Ecotone Dynamics in Space and Time

  • Paul A. Delcourt
  • Hazel R. Delcourt
Part of the Ecological Studies book series (ECOLSTUD, volume 92)


The term ecotone recently has been redefined as the “zone of transition between adjacent ecological systems, having a set of characteristics uniquely defined by space and time scales, and by the strength of the interactions between adjacent ecological systems” (diCastri et al. 1988). Because in many cases the physiologically determined limits of species ranges occur within ecotones (Curtis 1959, Chabot and Mooney 1985), these transition zones may be sensitive to environmental changes (Gosz and Sharpe 1989); monitoring of ecotones therefore may provide a means of detecting, for example, immediate biotic responses to climatic changes caused by continued industrial release of carbon dioxide to the atmosphere (Hansen et al. 1988). Ecotones may act as buffer zones between adjacent communities, serving as semipermeable barriers across which flow energy, nutrients, and propagules, or as landscape boundaries that potentially confer stability to adjacent communities (van der Maarel 1976, Wiens et al. 1985, Holland 1988). An understanding of the structure, function, and dynamics of ecotones is critical to developing objective criteria for measuring changes in attributes of ecotones that reflect environmental change.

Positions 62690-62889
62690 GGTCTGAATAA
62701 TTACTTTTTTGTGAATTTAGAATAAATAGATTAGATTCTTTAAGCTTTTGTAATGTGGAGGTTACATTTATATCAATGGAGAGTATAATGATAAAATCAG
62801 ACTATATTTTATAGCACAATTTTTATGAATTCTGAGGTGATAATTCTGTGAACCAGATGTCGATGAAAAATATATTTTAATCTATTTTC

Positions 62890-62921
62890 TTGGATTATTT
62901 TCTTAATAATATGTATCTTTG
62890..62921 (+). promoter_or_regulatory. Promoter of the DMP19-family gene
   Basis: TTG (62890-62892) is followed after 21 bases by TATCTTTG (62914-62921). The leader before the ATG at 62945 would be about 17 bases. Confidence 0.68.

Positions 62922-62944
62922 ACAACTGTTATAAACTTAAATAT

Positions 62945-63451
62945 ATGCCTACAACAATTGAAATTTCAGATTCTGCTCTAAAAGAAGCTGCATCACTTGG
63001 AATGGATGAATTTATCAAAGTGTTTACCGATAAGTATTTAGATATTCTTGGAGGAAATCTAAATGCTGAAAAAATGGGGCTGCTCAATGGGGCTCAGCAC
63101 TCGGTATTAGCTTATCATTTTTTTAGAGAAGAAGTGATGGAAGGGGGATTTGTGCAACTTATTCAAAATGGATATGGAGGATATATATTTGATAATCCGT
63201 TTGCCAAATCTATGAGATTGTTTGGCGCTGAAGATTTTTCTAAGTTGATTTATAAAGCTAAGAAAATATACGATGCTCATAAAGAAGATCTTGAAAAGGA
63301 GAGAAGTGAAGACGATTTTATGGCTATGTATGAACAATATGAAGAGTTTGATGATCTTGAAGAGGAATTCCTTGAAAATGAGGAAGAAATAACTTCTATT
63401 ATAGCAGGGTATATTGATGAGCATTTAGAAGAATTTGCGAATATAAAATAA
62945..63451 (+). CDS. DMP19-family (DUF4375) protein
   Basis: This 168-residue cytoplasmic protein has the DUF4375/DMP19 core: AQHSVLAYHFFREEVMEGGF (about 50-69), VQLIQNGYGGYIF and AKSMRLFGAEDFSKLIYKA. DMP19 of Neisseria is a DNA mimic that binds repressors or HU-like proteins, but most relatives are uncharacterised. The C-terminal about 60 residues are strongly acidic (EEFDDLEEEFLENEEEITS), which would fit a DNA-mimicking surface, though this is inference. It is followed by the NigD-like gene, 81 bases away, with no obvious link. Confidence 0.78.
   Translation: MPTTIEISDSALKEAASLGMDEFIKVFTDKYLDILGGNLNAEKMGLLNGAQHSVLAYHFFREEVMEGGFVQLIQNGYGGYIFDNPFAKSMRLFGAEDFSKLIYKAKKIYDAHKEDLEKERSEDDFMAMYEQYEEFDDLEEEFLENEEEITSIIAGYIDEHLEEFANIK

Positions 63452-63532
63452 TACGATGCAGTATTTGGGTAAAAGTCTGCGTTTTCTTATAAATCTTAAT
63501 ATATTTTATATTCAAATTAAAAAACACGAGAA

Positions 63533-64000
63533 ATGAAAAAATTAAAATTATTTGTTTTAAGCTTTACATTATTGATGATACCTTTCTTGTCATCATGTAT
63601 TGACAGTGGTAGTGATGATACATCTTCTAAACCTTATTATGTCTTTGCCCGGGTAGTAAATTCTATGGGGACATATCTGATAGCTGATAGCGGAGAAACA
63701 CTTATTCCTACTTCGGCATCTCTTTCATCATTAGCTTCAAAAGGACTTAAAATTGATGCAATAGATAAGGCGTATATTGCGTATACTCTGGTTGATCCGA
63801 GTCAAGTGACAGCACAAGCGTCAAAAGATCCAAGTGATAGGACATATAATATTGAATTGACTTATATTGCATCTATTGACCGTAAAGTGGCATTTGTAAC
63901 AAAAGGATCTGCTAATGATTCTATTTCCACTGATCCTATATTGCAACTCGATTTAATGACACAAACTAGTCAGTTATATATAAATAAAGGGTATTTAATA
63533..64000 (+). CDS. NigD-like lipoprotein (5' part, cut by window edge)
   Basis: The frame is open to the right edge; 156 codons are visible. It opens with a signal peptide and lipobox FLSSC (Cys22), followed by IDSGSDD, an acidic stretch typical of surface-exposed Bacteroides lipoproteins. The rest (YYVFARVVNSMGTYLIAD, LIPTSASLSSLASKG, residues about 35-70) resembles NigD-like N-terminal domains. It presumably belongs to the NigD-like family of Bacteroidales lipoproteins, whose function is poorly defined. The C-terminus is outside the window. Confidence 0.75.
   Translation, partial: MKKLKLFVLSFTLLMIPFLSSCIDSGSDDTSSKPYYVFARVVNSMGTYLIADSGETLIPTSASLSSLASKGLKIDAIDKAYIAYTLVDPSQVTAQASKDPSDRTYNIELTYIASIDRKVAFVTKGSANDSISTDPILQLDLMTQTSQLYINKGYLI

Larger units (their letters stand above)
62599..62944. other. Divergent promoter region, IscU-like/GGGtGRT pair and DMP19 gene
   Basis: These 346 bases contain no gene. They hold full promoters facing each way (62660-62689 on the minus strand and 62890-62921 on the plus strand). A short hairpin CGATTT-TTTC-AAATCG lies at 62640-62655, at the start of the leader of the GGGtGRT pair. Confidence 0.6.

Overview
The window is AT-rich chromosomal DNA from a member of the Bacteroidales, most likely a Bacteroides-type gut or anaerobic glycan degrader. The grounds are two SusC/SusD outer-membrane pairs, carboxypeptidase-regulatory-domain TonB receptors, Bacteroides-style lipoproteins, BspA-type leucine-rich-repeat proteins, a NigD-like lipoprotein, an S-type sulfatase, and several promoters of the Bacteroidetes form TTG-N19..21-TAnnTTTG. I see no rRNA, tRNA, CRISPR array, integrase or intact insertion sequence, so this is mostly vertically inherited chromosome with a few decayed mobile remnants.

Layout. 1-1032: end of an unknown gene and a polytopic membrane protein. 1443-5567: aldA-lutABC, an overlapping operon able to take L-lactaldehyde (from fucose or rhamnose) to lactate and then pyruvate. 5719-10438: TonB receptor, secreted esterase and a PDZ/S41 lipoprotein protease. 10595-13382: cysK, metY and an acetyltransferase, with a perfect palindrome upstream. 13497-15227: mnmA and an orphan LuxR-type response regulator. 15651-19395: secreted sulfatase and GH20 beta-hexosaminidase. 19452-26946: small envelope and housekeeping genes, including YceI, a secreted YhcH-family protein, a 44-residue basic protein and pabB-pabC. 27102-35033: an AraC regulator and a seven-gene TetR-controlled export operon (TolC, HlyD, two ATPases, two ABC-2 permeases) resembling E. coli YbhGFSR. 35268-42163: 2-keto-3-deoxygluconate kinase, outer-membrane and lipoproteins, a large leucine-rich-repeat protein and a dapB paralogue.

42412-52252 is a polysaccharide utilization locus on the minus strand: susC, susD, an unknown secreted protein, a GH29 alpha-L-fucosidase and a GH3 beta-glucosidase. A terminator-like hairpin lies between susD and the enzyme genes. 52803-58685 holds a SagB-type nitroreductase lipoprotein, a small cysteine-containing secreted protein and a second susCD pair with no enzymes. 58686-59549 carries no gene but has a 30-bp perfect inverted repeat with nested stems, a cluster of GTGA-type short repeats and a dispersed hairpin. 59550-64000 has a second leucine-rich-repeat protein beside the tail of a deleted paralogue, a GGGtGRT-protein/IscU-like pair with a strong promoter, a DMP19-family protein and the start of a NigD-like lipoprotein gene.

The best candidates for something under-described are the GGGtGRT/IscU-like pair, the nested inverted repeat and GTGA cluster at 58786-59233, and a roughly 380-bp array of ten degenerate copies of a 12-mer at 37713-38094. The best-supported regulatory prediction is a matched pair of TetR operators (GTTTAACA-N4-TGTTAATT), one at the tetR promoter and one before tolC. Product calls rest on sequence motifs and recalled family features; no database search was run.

Boreal Forest Beta Diversity Tree Taxon Polar Frontal Zone Adjacent Community 
These keywords were added by machine and not by the authors. This process is experimental and the keywords may be updated as the learning algorithm improves.


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© Springer-Verlag New York, Inc. 1992

Authors and Affiliations

  • Paul A. Delcourt
  • Hazel R. Delcourt

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